Social Media Optimization (SMO) is only one letter different from SEO (Search Engine Optimization) but it’s changing the way we think about SEO. Let’s start with understanding SEO first.
Search engine optimization is making websites as search-engine friendly as possible, both in terms of content and design. The goal of good SEO is to make your website appear higher in the search results for queries relevant to your industry. When it’s done right, it’s the difference between appearing on the first page and the second page of search results, and that can sometimes make the difference between a website that builds trust and a digital ghost town.
But what is social media optimization, and how is it different from SEO?
While SEO focuses on relevance (which is still incredibly important), social media optimization focuses on the ease of sharing your content across a variety of social networking platforms, and its accessibility.
Strong websites and blogs usually include sharing widgets where their visitors can share content to their social media networks. AddThis is one tool (among many) that allows users to engage with your content more easily.
You’ll also want to make sure that your links are shareable. Use services like bitly or buffer which shortens links so that they’re more presentable. Another more expensive (yet worthy) link shortener service is Sprout Social. When used right you can actually use it to do less work. The other bonus to using link shortener services is that they have detailed analytics, so you can get data on how many people actually click your links. This helps to assess and evolve your social media strategy.
Whichever widget or link shortener service you choose, you’ll want to make it easy for your customers to share your articles. Craft solid, share-worthy headlines, and even give your readers the exact words that you’d like them to tweet. Services like click to tweet allow you to work “tweetables” directly into your articles. Tweet this: Breaking down your content into micro-content builds traction for your articles.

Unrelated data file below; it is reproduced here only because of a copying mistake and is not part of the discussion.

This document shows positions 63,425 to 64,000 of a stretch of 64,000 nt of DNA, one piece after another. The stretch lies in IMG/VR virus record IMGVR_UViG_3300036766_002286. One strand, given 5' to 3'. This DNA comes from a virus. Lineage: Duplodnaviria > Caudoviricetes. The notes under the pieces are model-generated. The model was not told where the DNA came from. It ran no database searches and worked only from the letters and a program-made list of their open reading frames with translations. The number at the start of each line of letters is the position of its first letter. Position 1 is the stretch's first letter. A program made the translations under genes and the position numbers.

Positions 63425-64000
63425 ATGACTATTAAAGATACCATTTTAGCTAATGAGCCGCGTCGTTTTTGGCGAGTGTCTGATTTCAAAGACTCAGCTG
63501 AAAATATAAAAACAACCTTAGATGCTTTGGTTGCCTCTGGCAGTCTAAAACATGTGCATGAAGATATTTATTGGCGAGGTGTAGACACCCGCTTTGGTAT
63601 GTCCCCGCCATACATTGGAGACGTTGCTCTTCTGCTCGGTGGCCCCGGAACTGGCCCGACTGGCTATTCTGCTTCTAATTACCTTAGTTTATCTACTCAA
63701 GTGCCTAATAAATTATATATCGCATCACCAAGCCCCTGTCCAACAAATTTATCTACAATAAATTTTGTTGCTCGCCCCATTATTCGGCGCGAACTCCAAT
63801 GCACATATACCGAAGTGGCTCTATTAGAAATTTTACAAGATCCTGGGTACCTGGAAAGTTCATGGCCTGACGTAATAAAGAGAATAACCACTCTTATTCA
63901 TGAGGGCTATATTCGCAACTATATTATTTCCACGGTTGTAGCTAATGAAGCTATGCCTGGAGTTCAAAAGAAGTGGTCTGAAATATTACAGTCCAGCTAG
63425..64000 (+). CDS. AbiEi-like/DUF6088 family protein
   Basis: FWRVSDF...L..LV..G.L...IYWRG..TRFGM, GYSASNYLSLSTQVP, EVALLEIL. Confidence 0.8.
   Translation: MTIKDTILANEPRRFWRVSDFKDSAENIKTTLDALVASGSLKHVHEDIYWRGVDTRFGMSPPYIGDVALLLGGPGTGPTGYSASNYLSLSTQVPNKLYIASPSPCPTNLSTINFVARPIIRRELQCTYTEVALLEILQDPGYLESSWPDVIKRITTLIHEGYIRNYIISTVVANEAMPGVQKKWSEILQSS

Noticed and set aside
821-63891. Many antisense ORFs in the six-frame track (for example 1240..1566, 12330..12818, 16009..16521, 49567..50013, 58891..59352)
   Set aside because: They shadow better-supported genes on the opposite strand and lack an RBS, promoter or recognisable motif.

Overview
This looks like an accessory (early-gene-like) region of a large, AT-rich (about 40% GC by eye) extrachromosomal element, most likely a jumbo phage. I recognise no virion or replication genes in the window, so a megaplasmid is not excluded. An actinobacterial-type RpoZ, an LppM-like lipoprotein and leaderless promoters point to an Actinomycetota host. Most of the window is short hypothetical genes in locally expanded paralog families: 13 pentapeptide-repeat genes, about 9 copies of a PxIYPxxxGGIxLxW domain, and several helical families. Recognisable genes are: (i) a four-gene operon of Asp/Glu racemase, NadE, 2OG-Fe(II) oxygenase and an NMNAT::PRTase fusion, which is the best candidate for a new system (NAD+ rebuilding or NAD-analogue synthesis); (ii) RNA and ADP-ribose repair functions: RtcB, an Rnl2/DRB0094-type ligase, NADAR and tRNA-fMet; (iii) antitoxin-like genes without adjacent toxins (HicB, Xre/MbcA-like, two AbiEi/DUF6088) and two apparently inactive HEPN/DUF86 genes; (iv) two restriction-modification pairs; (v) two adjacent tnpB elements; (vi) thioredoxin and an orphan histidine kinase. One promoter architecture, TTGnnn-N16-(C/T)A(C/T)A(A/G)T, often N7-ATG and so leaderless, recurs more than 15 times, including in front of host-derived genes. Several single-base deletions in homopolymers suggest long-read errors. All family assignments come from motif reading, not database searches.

Make sure you’re not only sharing your own content. Focus on the “social” part of social media. Social media should not be viewed as another media channel that advertises your business. Share other relevant content that’s related to your industry to be more social, less “media.”
Simplicity on Social Networks
Facebook and Twitter are the standard networks to include in your sharing platforms. And depending on your social media strategy (and where your customers are hanging out), you may also want to consider LinkedIn, Pinterest, and you don’t want to forget about Google+ (especially because of the importance of Google Authorship for SMO).
If you’re technically inclined or you have code-savvy colleagues or friends, markup tools such as Open Graph, Twitter Card tags and rich snippets are ways to make your content more robust. These tools control what headlines, descriptions, images and other components of your website look like when someone shares them on social networks. Incorporating these systems (while it can be complex and confusing to implement) creates simplicity within your web design, and facilitates the sharing of your content.
SMO-friendly markup is a great way to ensure the clarity and appeal of your content. This sort of control, and simplicity ensures your content is as presentable as possible when it gets shared.
While SEO focuses on getting your website seen in search, SMO integrates the various social media networks and sharing tools. Take it one step at a time, and go where your customers are hanging out. Everything is integrating at a rapid rate. But when you incorporate both SEO and SMO, you can evolve into a truly social business and reap the rewards.